This discourse was the reason that Diodorus went to Hermogenes, and for a small gratification obliged him to be his friend; after which Hermogenes took particular care to please Diodorus, and sought all opportunities of serving him and of giving him content.
CHAPTER I. OF THE QUALIFICATIONS OF A GENERAL.
Let us now see how Socrates was serviceable to those who were desirous to qualify themselves for employments of trust and honour, by advising them to apply themselves diligently to the study of their duty, that they might acquire a perfect knowledge of it.
Having heard that there was arrived at Athens one Dionysodorus, who undertook to teach the art of war, he made the following discourse to one of his friends, who pretended to one of the highest posts in the army:—
“It were a scandalous thing,” said Socrates to him, “for a man who aims to be chief over others, to neglect to learn how to command, when so fair an opportunity offers; nay, I think he would rather deserve to be punished, than the man who should undertake to make a statue without having learnt the sculptor’s trade; for as in war the whole fortune of the Republic is trusted to the general, it is to be presumed that his good conduct will procure success, and that his faults will be followed with great losses. And, therefore, a man who should neglect to make himself capable of such an employment, and yet pretend to it, ought to be severely punished.” By these reasons he persuaded this young man to get himself instructed.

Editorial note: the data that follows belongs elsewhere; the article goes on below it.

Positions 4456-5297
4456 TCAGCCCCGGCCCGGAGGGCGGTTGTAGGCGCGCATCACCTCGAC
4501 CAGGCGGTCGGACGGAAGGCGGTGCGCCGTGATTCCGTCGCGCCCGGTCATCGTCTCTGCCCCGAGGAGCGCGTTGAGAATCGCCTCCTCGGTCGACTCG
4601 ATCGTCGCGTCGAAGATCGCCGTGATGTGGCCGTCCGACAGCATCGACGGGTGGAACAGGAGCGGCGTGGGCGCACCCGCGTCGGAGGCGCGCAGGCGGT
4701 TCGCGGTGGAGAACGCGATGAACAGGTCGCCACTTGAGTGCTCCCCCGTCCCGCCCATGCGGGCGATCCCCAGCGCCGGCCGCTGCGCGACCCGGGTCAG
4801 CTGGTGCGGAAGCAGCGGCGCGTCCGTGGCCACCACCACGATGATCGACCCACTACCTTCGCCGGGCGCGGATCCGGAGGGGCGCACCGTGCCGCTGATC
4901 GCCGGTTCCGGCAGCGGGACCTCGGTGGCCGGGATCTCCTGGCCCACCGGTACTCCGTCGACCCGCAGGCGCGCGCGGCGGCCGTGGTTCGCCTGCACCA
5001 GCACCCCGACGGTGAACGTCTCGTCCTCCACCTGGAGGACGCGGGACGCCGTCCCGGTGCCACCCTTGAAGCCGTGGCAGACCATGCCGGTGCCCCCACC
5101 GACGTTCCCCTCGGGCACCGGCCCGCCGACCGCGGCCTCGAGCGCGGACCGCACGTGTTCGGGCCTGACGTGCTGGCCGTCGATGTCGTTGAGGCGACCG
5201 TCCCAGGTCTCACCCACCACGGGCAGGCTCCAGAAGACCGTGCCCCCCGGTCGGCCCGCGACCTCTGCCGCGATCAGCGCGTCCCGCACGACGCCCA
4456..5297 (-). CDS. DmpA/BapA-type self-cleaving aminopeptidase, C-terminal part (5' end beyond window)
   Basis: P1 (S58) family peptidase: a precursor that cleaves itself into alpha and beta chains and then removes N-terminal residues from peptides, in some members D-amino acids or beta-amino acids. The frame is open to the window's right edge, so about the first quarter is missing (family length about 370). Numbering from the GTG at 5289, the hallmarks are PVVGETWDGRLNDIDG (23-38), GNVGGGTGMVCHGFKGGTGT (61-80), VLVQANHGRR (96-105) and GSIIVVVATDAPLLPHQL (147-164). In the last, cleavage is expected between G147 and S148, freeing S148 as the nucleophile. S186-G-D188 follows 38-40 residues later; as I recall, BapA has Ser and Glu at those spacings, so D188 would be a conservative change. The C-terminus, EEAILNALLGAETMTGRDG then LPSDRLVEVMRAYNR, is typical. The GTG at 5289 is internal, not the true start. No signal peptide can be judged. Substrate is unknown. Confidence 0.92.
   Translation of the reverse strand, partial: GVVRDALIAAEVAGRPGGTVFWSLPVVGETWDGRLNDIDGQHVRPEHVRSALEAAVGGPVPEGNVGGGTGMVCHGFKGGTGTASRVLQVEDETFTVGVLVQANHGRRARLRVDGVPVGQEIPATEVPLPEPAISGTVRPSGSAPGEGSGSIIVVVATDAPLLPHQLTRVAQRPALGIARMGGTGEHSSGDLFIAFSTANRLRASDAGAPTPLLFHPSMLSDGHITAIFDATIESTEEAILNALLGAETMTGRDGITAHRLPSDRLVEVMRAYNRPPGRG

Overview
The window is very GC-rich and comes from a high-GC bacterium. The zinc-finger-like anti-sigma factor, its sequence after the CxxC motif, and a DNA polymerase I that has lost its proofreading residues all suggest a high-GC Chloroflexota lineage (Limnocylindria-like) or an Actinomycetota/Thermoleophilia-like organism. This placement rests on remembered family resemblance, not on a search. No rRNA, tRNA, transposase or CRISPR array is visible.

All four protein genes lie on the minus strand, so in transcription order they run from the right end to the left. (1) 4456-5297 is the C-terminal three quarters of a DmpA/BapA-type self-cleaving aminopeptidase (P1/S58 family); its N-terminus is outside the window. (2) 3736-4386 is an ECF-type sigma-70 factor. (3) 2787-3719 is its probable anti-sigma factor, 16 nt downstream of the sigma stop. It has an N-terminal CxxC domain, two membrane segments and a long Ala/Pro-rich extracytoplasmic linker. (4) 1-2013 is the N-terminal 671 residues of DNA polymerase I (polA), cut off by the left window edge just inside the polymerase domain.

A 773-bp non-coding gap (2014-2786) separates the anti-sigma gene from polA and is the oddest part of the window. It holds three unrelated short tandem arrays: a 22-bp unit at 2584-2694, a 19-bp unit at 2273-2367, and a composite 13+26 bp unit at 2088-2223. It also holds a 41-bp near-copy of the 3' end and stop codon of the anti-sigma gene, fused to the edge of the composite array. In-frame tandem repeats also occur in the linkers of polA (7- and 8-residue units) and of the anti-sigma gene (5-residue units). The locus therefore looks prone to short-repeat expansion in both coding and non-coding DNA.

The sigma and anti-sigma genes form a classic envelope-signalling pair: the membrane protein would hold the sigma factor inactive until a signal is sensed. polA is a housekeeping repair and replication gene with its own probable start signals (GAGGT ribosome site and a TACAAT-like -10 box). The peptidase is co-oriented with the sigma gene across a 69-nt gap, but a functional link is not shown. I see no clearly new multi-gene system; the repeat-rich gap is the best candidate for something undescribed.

After the youth had imagined that he had acquired some knowledge of the art, he returned to pay Socrates a visit, who, jesting him, addressed the company that were present in this manner:—“Do not you think, gentlemen, that as Homer, when speaking of Agamemnon, gives him the surname of venerable, we ought also to bestow the same epithet on this young man, who justly deserveth to be called by that name, since, like him, he has learned how to command? For, as a man who can play on the lute is a player on that instrument, though he never toucheth it; and as he who is knowing in the art of physic is a physician, though he never practise; so this young man, having learned to command is become a general, though not a man of us should ever give our voice to make him so. On the contrary, it is in vain for him who knows not how to command, to get himself chosen; he will not be one jot a better general for it, no more than he who knows nothing of physic is a better physician, because he has the reputation of being one.” Then turning towards the young man, he went on—“But because it may happen that one of us may have the honour of commanding a regiment or a company in the troops that are to compose your army, to the end we may not be entirely ignorant of the military art, pray tell us by what he began to instruct you.” “By